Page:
Wednesday, October 31, 2012

Step By Step Earring Project

 This is a pair of earrings I spent most of today and some of yesterday making- thought I'd share the step-by-step just so you can see all the steps that go into making an 'artisan' pair of earrings.

I had a general idea yesterday what stones I wanted to use, and generally what I wanted the earrings to look like. I wanted to use the combination of 4 little Australian opals, about 6mm each, with 2 hand-cut Montana agates. I love the combination of those 2 stones. The earthy and  the ethereal. So yesterday I made all the bezels out of serrated fine silver bezel from Rio Grande. For earrings, I don't always like to use thick-walled bezels because it adds weight, and earrings should be kept light. I love the serrated bezels because of the nice edge detail they provide.

I wasn't happy with my first idea, so I sketched out an abstract leaf idea I had- with each opal contained in a leaf, which I thought would turn out really nice, and it also encorporated some leaf design wire I'd been meaning to use for a while... Happy with the sketch, I started creating some paper templates...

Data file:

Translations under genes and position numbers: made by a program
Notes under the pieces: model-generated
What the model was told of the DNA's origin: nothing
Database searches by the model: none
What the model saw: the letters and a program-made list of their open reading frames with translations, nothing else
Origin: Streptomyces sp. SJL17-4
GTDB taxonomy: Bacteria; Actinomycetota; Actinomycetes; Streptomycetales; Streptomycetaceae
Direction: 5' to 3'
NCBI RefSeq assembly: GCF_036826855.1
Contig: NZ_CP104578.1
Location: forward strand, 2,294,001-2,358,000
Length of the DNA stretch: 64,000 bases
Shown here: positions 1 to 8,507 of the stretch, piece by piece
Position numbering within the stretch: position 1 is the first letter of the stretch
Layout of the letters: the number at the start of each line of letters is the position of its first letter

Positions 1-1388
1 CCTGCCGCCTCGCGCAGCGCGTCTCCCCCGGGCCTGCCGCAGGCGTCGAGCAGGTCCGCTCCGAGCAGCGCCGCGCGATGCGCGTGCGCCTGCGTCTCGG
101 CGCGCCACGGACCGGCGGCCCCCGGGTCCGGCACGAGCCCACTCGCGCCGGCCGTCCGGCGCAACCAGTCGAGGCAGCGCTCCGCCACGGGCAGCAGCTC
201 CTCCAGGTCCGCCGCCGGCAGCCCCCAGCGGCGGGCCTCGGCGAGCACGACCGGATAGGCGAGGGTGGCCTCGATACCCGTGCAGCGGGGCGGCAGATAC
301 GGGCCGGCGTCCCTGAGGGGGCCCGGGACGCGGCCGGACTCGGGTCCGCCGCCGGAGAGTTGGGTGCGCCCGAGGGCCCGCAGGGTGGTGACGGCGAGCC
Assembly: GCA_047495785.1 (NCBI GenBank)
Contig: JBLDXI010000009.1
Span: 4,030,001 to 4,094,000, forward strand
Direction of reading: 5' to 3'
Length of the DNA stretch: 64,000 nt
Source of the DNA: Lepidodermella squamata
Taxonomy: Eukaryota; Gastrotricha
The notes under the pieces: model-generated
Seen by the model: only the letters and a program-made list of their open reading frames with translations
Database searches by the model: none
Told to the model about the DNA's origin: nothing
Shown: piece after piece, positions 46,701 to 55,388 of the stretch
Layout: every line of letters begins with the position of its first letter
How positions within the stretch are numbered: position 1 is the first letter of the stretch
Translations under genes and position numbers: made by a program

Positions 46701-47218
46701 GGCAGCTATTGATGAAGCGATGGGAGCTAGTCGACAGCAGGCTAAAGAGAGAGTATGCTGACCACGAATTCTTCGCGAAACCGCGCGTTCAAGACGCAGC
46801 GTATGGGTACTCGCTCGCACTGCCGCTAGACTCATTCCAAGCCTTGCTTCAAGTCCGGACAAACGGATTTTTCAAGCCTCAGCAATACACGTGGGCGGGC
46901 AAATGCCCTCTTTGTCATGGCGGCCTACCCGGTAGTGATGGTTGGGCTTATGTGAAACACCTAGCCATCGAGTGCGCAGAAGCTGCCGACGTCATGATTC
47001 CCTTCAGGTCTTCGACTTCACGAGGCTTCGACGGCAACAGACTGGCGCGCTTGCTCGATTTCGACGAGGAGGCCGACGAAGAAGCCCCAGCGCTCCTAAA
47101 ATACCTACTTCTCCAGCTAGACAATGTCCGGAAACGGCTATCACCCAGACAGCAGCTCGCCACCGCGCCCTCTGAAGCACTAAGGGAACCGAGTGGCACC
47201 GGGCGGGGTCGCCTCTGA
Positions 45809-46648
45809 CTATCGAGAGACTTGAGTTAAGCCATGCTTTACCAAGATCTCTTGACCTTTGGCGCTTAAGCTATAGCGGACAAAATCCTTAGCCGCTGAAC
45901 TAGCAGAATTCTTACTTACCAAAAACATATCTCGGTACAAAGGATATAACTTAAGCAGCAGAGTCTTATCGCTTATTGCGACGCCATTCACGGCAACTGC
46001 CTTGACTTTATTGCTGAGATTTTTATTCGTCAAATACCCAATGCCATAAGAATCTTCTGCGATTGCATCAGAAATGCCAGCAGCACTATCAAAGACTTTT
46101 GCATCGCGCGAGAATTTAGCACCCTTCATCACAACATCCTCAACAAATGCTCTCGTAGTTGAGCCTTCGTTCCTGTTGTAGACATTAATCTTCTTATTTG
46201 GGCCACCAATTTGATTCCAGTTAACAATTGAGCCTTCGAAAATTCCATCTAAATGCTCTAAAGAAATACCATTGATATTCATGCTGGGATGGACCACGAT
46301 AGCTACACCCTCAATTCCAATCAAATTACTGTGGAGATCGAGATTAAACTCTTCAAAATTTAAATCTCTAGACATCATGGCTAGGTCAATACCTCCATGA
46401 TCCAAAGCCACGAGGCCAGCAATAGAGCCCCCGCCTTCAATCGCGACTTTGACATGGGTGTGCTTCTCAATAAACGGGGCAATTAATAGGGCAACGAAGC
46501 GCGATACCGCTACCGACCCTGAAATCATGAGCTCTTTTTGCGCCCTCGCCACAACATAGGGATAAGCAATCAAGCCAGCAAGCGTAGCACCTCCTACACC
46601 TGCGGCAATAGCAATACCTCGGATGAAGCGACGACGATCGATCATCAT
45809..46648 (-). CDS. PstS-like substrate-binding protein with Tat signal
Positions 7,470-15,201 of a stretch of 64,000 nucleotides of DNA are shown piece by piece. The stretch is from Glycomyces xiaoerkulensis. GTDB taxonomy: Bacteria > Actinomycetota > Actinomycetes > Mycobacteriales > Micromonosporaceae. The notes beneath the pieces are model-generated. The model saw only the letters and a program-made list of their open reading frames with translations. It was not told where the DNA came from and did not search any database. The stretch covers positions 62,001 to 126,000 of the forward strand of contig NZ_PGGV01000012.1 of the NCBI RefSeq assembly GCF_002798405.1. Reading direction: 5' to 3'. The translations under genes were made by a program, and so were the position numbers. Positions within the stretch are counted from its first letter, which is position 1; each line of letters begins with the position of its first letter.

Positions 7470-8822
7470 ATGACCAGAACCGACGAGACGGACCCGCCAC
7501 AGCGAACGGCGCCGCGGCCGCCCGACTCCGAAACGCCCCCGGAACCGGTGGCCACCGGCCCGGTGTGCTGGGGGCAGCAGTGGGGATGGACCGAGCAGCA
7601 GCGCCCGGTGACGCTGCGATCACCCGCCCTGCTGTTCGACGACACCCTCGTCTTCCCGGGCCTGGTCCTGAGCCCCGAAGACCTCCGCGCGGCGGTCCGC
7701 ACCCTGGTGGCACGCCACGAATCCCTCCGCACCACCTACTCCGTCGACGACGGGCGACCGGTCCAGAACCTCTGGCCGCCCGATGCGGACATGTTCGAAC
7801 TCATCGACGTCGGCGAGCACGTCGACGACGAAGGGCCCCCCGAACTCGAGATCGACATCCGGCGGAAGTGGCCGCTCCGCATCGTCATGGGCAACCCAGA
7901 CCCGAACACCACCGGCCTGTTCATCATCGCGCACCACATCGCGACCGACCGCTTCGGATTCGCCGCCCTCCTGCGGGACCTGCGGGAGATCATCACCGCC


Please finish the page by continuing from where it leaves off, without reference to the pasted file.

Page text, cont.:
I traced out the Montana agate and created a larger-than-needed pattern- I planned to trim the sheet after I had done some granulation. The leaf or teardrop shape took some trial and error to get a size/shape I liked. Then everything was traced onto 22 ga. argentium silver.

I used a Sharpie to trace and then cut out the pieces with my jeweler's saw. I often will use 24 ga. for earrings to cut down on weight, but 22 ga. is visually a nicer weight, especially for pieces that have exposed edges.

Next I used diluted (50/50) flux to attach my pre-made bezels and granulation pattern onto the elements. When designing a piece of jewelry, it's really important to visually think through each step, so the piece comes together as expected. I waited for the flux to dry completely then applied heat until the granules and bezels fused to the sheet below.

Here are the pieces granulated- only took one time and everything stuck! Yay! Next I cut out holes behind each of the opals and also the agates. Transparent stones look best with an open back, so I leave enough lip for the stones to sit on. Plus, it reduces the weight of the earrings by removing as much material as possible. I also trimmed around the bottom elements and filed and sanded the edges.